Increased penalties for offshore non-compliance
From 6 April 2011 penalties for offshore non-compliance - for income tax and capital gains tax - will be linked to the tax transparency of the country involved. There will be increased penalties in place for under-declared income and gains from territories which do not automatically share tax information with the UK. The new penalties classify territories into three groups, which determine what level of penalty will apply for non-compliance. Penalties will be 100%, 150% or 200% of the amount they would be now.
More information on increased penalties for offshore non-compliance can be found on HMRC's website.
Liechtenstein Financial Intermediaries have written to UK clients
Law was passed in Liechtenstein on 30 June 2010 which implements the agreement of 11 August 2009 between Liechtenstein and the UK, and also the Memorandum of Understanding of 11 August 2009 between the Liechtenstein Government and HMRC. Amongst other things it brings into force, from 1 September 2010, the identification of UK connected persons who have held assets in Liechtenstein at 1 August 2009 or anytime thereafter. Financial Intermediaries in Liechtenstein had a legal requirement to identify such UK persons by 1 October 2011. UK persons identified should have been contacted by the Financial Intermediaries before the revised deadline of 31 March 2012. The UK person then had 18 months to satisfy the Financial Intermediary they:
- had registered for the LDF; or
- do not have to pay tax in the UK; or
- had already fully complied with UK tax obligations.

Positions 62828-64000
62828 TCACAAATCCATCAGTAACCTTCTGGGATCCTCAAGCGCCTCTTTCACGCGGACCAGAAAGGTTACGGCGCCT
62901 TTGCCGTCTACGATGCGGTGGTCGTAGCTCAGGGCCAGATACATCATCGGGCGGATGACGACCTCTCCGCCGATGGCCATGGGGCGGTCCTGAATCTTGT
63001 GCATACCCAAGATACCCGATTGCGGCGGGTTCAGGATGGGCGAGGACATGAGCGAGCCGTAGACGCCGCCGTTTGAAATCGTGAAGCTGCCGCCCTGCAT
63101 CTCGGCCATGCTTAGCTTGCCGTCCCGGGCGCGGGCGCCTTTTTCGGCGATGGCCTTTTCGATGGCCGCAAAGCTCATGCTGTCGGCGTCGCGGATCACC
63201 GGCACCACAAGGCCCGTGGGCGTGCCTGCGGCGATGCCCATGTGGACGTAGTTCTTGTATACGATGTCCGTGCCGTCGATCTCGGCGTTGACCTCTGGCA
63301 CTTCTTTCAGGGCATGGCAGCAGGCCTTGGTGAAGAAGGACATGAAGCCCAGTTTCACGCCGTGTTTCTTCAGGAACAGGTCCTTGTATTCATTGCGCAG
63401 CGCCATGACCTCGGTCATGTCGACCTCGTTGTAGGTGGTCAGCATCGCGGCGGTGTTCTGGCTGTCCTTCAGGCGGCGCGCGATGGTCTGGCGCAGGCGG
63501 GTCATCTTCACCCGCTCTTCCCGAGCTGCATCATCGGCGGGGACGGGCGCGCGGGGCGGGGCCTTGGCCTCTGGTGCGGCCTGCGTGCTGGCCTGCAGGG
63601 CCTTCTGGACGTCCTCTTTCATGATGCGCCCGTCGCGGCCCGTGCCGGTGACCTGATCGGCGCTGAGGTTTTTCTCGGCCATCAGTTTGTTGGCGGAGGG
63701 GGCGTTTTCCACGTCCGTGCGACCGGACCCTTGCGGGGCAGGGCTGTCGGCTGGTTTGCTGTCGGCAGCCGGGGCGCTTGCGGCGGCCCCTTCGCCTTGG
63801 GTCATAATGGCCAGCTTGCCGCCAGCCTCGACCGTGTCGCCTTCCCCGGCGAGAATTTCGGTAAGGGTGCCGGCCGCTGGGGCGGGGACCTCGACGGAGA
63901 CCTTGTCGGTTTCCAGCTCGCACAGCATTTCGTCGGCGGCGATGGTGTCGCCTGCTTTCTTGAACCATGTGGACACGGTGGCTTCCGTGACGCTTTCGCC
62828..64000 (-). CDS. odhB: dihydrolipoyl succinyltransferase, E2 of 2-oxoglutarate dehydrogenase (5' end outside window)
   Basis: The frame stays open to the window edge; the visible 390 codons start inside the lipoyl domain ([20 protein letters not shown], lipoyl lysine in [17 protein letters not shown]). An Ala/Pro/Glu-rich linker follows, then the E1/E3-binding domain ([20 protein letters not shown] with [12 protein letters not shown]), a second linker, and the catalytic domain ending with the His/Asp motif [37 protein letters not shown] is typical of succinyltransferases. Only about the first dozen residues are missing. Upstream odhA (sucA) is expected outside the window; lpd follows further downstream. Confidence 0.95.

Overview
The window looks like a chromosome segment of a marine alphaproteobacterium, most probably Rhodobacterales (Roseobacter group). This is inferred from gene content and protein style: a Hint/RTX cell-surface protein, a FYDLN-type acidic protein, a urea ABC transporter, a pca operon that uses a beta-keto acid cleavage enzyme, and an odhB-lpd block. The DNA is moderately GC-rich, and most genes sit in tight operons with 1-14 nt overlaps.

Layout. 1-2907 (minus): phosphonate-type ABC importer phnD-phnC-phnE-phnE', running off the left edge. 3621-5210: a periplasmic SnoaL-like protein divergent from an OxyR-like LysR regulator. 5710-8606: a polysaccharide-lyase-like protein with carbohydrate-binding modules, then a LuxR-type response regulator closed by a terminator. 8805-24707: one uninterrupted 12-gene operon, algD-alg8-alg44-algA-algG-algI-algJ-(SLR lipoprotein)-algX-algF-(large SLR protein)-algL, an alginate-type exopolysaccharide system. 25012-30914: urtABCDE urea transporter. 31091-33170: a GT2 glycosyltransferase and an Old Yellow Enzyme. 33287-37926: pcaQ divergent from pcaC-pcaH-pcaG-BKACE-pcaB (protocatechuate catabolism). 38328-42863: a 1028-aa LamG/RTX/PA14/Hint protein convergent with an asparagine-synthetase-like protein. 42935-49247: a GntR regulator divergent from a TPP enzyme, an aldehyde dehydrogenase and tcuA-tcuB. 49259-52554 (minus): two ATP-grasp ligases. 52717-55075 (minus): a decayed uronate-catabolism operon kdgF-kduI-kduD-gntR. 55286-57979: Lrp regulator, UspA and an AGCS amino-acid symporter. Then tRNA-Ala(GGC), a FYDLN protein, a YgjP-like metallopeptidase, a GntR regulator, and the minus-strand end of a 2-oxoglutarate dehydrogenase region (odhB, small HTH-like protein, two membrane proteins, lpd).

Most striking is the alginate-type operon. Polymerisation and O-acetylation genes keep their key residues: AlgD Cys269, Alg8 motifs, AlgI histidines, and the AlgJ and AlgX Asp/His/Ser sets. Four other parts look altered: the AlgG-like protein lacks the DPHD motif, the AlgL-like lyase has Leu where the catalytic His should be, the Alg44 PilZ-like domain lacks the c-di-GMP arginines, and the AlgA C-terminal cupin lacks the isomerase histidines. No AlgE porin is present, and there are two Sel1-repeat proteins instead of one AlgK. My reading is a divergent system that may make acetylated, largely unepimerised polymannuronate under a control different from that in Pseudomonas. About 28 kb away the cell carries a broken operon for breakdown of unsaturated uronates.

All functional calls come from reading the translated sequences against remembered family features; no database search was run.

Double Taxation Agreement UK / Liechtenstein
In June 2012 the UK and Liechtenstein announced they had signed a comprehensive double taxation agreement (DTA). The DTA is expected to take effect from 1 January 2013. The DTA supplements the tax information exchange agreement (TIEA) which was signed on 11 August 2009 and which remains in force.
Serious fraud investigations by HMRC
HMRC has received information from a diverse range of sources regarding people with undisclosed assets, in particular, as a result of production orders against UK banks in 2008 and data theft from overseas banks. In September 2010 HMRC moved into a more proactive mode and started to process the information which it had received. It opened a number of investigations in relation to serious fraud (Code of Practice 9) which precludes the target from using the Liechtenstein Disclosure Facility (LDF) and securing the unique benefits which it offers. From November 2011 more than 3,000 account holders are being contacted by HMRC.
UK spending review
As part of the UK spending review, in October 2010 the UK tax authorities announced that £900million of savings will be recycled into additional work against tax avoidance, evasion and criminal attack with a view to raising extra tax revenue of £7billion a year by 2014/15. This will include the creation of a new dedicated team of investigators to increase the pressure on those with undeclared assets held offshore including a fivefold increase in the number of criminal prosecutions. A prosecution also precludes the target from using the LDF.
In the light of the above many people with undeclared assets may now wish to review their position. The LDF provides an opportunity for UK residents to regularise their tax affairs on unique and favourable terms and will remain available until 31 March 2016.